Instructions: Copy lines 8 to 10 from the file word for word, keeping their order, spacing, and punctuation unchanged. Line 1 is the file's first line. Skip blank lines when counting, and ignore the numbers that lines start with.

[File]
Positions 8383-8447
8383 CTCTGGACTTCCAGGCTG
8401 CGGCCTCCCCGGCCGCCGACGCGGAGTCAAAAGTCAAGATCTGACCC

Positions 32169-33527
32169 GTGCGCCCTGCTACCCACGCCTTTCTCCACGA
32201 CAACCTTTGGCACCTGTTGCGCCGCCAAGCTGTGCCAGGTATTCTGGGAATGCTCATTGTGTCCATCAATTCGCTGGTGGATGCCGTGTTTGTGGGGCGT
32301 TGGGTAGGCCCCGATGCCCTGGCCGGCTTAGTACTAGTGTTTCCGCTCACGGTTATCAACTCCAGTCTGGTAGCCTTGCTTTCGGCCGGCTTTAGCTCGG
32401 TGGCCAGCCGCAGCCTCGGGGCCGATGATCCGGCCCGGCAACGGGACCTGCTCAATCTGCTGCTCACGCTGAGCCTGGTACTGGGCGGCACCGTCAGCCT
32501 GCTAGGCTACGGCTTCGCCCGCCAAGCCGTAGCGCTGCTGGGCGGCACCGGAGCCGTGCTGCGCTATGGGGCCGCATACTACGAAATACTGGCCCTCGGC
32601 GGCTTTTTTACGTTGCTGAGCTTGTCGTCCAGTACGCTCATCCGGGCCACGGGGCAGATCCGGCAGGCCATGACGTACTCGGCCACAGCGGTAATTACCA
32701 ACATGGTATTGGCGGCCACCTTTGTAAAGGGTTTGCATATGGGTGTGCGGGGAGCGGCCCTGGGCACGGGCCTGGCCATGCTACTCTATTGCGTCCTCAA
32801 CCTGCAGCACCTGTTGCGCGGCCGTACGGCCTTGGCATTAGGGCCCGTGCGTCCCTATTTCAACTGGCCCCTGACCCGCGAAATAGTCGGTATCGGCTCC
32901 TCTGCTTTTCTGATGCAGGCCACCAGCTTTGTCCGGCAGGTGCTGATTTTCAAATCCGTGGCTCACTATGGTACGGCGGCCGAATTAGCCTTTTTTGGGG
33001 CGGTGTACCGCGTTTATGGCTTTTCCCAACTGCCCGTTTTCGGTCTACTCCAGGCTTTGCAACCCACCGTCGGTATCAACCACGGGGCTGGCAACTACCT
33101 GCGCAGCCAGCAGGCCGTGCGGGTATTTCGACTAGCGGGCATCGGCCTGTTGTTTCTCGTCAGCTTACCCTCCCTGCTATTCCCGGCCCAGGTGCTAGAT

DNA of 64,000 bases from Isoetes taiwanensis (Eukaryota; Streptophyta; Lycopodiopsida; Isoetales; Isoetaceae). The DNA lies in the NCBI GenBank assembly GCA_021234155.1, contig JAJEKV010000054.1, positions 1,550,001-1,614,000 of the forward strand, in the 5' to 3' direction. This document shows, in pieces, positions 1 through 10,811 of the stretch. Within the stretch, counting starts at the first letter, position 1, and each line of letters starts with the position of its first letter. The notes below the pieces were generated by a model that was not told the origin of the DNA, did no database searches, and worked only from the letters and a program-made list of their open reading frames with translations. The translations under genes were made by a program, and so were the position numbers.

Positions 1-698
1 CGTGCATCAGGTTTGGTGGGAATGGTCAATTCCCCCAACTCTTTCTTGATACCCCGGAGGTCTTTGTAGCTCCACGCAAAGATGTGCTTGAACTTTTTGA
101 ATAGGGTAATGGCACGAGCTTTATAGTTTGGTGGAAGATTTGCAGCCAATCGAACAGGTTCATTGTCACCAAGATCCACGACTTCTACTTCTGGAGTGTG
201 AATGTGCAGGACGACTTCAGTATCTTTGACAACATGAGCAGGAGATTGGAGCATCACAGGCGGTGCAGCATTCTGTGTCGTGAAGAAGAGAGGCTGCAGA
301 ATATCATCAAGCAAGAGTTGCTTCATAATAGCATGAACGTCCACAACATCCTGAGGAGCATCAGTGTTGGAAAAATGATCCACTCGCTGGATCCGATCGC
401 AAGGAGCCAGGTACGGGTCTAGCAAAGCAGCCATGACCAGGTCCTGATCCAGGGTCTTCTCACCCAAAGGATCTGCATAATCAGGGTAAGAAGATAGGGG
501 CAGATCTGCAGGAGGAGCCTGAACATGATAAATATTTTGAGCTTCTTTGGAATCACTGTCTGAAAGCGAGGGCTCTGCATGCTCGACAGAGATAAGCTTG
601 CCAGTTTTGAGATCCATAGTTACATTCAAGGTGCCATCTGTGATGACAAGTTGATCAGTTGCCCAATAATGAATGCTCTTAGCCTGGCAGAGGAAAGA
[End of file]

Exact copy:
32401 TGGCCAGCCGCAGCCTCGGGGCCGATGATCCGGCCCGGCAACGGGACCTGCTCAATCTGCTGCTCACGCTGAGCCTGGTACTGGGCGGCACCGTCAGCCT
32501 GCTAGGCTACGGCTTCGCCCGCCAAGCCGTAGCGCTGCTGGGCGGCACCGGAGCCGTGCTGCGCTATGGGGCCGCATACTACGAAATACTGGCCCTCGGC
32601 GGCTTTTTTACGTTGCTGAGCTTGTCGTCCAGTACGCTCATCCGGGCCACGGGGCAGATCCGGCAGGCCATGACGTACTCGGCCACAGCGGTAATTACCA